Housing inventories have been dwindling since the summer, reducing inventory of available homes for sale. This can create pressure in buyers and lead to feelings of desperation to buy now.
However, making decisions about possibly the biggest purchase you’ll ever make should never be done from a place of desperation. Before you bite on a home or simply jump at what’s available, consider the following 14 warning signs of real estate deals you should walk away from.
If there are any indications of foundational problems, “including cracks in the walls or floors, doors that don’t close properly, or uneven flooring,” these should be taken seriously, according to Lenka Fridrich, a real estate agent and owner of Italica Homes. “These issues can be incredibly costly to fix and might render the home unsafe.” It might just be better to walk away.
Mold or Water Damage
Mold and water damage not only pose health risks, but can also be expensive to remediate, Fridrich said. To find evidence of these hidden menaces, look for “discoloration, musty odors, or evidence of past flooding.” Too much of this can be a deal breaker.
Roofs have a finite lifespan, Fridrich said. So, “If the home’s roof is nearing the end of its useful life or showing signs of significant wear, you could be looking at a hefty replacement cost sooner than expected.” This added cost may not make it worth your while to purchase the home.
Outdated Electrical or Plumbing Systems
“Old electrical panels or plumbing materials like lead or galvanized pipes can be both a safety hazard and a major expense to upgrade,” Fridrich said. You’ll have to ask yourself if it’s worth the expense, but for many people the additional cost is just too great.
Undisclosed Property Defects
Sellers are legally obligated to disclose any known defects or issues with the property, according to Joshua Martin, Realtor and owner and Founder of Atticus Home Buyers. “If a buyer discovers undisclosed problems during inspections, it may be a red flag and a reason to reconsider the purchase,” he said.
Unresolved Legal or Permit Issues
Buyers should also ensure that the property has all necessary permits and is in compliance with local regulations, Martin said. “Unresolved legal or permit issues can lead to complications and potential expenses down the line.” This is where your real estate agent comes in handy — they should be able to tell you if everything is above board.
Any disputes over property boundaries, liens against the property, or unclear ownership should be clear red flags, Fridrich urged. “A clean title ensures that you’re buying the property without any attached legal baggage.”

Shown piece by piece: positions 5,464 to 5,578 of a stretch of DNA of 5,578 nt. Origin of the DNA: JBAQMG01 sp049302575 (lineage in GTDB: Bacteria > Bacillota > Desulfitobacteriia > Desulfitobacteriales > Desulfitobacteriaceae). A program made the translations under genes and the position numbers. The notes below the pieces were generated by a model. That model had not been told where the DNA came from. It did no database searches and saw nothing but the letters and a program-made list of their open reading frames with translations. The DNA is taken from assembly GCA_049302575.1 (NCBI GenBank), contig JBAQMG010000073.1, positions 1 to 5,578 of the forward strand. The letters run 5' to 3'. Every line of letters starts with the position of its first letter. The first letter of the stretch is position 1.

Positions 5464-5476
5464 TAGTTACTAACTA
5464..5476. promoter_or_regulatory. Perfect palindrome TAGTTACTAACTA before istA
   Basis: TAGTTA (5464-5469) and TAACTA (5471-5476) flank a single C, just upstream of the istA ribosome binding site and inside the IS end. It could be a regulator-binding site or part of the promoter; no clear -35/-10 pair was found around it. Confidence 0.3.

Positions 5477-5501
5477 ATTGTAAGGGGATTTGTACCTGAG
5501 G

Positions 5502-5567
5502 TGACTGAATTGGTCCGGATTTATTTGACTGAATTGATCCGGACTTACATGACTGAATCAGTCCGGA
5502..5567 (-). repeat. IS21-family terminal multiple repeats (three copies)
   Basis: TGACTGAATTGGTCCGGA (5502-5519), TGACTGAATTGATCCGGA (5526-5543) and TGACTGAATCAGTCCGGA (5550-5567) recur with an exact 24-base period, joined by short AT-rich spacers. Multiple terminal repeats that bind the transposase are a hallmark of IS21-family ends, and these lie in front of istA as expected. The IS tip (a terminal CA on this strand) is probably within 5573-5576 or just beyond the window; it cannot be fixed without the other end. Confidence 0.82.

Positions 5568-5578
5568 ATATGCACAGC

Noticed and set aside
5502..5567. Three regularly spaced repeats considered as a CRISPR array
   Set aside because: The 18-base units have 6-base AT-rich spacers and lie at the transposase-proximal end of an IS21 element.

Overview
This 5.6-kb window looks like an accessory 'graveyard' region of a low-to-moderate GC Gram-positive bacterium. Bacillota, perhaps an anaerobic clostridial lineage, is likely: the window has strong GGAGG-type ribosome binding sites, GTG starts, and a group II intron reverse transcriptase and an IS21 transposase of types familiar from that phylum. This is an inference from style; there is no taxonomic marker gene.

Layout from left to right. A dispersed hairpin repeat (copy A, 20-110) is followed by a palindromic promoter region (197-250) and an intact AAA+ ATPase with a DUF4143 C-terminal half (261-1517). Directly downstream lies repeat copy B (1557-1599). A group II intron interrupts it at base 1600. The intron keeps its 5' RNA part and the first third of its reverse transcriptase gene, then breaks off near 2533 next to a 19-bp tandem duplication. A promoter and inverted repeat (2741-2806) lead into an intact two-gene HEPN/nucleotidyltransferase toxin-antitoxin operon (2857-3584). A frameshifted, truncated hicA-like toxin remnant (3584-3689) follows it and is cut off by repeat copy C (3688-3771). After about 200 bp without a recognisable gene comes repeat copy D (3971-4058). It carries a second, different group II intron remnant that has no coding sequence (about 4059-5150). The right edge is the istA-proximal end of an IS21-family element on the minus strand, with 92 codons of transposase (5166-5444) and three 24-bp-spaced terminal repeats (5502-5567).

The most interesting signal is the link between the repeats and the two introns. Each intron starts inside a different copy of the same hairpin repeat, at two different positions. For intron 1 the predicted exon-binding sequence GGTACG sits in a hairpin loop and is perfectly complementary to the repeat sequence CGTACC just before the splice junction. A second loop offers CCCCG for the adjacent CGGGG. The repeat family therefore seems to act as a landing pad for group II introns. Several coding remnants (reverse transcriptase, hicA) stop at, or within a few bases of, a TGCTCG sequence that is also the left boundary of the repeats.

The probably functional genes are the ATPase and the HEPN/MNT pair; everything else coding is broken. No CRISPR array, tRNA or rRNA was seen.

Unreasonable Seller Demands
Negotiations should be fair and reasonable, Martin said. “If sellers are making unrealistic demands or unwilling to negotiate on significant issues, it may be a sign that the transaction won’t proceed smoothly.”
Pest or Termite Infestations
If you discover creepy crawlies like termites or rodents, you may want to turn right back around. Fridrich said, “Active infestations can cause structural damage and may also be an indication of underlying issues like water damage.”
Major Renovation Needs
If the house requires extensive renovations to be habitable or to bring it up to current standards, you need to be sure you’re prepared for the time, money and stress that entails. For many people this is a deal breaker — they want a house they can move right into.
Environmental or Climate Concerns
Being located in a flood zone, near a landfill, or in areas known for natural disasters might lead to higher insurance premiums and potential risks to safety and property value, Fridrich warned. For example, in California, some insurance companies are saying they will no longer insure some homes in areas prone to wildfires.
On a related note, while many homebuyers focus on the general climate of an area, it’s essential to delve into microclimate details, said Ritika Asrani, real estate agent and owner of Century21 St Maarten Real Estate. “Certain neighborhoods may have peculiar weather patterns influenced by geographical features. For instance, a property nestled between hills might experience more intense frost during winters or unique wind patterns. Understanding these microclimate nuances can impact not just your comfort but also maintenance costs over time.”
If you find a home where the price is sky-high with no room for negotiation, Willie Smith, a real estate professional with Smith and Associate Real Estate Solutions, suggested it’s best to move on from this situation. “It’s like paying for a sports car when you’re shopping for a sedan.”
When a home’s appraisal value comes in below the purchase price, it’s a clear indication you might be overpaying, said Josh Hudson, licensed real estate agent with Wainwright Real Estate. Not only might this reveal the price isn’t right, but it can also affect your financing options, Hudson said.
Deal Too Good To Be True
Alternately, if the location is a prime spot but the price is less than the price in the market, you might have a problem, according to Kelly Sollinger, owner of Georgia Fair Offer. It can be a total scam or there is a story (that will give you tons of headaches) behind the property. Do your research to ensure that the transaction is secure before you decide to buy.
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